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FRIDAY, Nov. 18 (HealthDay News) -- During a 10-year period of reporting concurrent with implementation of revised post-exposure prophylaxis (PEP) guidelines for bat rabies, there were increases in the number of bats submitted for testing, reports of exposure, and instances of human PEP, according to a letter published online Nov. 16 in the U.S. Centers for Disease Control and Prevention's Emerging Infectious Diseases.
Millicent Eidson, from the New York State Department of Health in Albany, and colleagues investigated the effects of terrestrial and bat rabies on human PEP during the period of implementation of revised PEP guidelines (from 1993 to 2002).
The investigators found that during 1993 to 2002, the number of incidents of bat-associated rabies exposure (6,320 cases) and PEP use (11,365 cases) increased seven- and nine-fold, respectively. There was a significantly increasing trend for PEP from non-bite exposure, accounting for 88 percent of all PEP. Seven percent of PEP was due to rabies-positive bats, with a significantly decreasing trend. The increase in PEP was mainly due to untested bats (89 percent), with non-bite exposure to untested bats accounting for three quarters of administered PEP. Of the 8,244 PEP cases reported since 1998, 53.2 percent were for females. There was a four-fold increase in the number of bats submitted for testing (8,649 bats) that may have had contact with humans, and among them, 3 percent were rabies-positive, 89 percent were rabies-negative, and 7 percent had unsatisfactory testing. Bats for which non-bite contact was reported comprised 86 percent of those provided for testing.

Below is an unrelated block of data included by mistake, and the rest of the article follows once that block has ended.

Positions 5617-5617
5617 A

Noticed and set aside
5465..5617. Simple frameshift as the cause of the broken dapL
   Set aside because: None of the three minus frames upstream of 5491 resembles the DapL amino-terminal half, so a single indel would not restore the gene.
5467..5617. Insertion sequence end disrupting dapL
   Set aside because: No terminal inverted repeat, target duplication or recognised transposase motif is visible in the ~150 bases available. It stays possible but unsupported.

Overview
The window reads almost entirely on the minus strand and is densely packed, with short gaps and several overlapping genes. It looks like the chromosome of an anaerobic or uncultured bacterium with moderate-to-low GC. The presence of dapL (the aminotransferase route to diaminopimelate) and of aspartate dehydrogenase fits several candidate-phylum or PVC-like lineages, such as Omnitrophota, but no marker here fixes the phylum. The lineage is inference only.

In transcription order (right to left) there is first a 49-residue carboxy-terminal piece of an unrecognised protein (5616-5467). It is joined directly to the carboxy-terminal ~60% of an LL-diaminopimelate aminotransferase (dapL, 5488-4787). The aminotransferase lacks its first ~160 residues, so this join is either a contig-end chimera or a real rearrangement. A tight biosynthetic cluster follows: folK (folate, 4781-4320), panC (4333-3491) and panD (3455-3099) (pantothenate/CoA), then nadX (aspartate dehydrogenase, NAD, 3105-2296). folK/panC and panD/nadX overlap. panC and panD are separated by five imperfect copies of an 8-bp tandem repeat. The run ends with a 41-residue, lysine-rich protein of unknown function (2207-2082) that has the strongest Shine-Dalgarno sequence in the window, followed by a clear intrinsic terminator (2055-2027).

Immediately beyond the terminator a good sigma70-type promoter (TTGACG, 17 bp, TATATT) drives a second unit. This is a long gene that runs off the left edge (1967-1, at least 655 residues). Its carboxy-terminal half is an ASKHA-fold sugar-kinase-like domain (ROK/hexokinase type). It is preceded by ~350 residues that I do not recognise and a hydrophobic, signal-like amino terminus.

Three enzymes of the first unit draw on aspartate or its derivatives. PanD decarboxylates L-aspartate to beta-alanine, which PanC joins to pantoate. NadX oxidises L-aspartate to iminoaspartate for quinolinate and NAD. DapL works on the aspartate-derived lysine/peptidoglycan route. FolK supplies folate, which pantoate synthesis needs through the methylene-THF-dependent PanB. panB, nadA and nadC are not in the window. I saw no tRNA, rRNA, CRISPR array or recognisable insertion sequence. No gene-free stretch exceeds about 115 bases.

"Although the cause and increases cannot be definitively determined, the increases were consistent with changes in guidelines and public education," the authors write.
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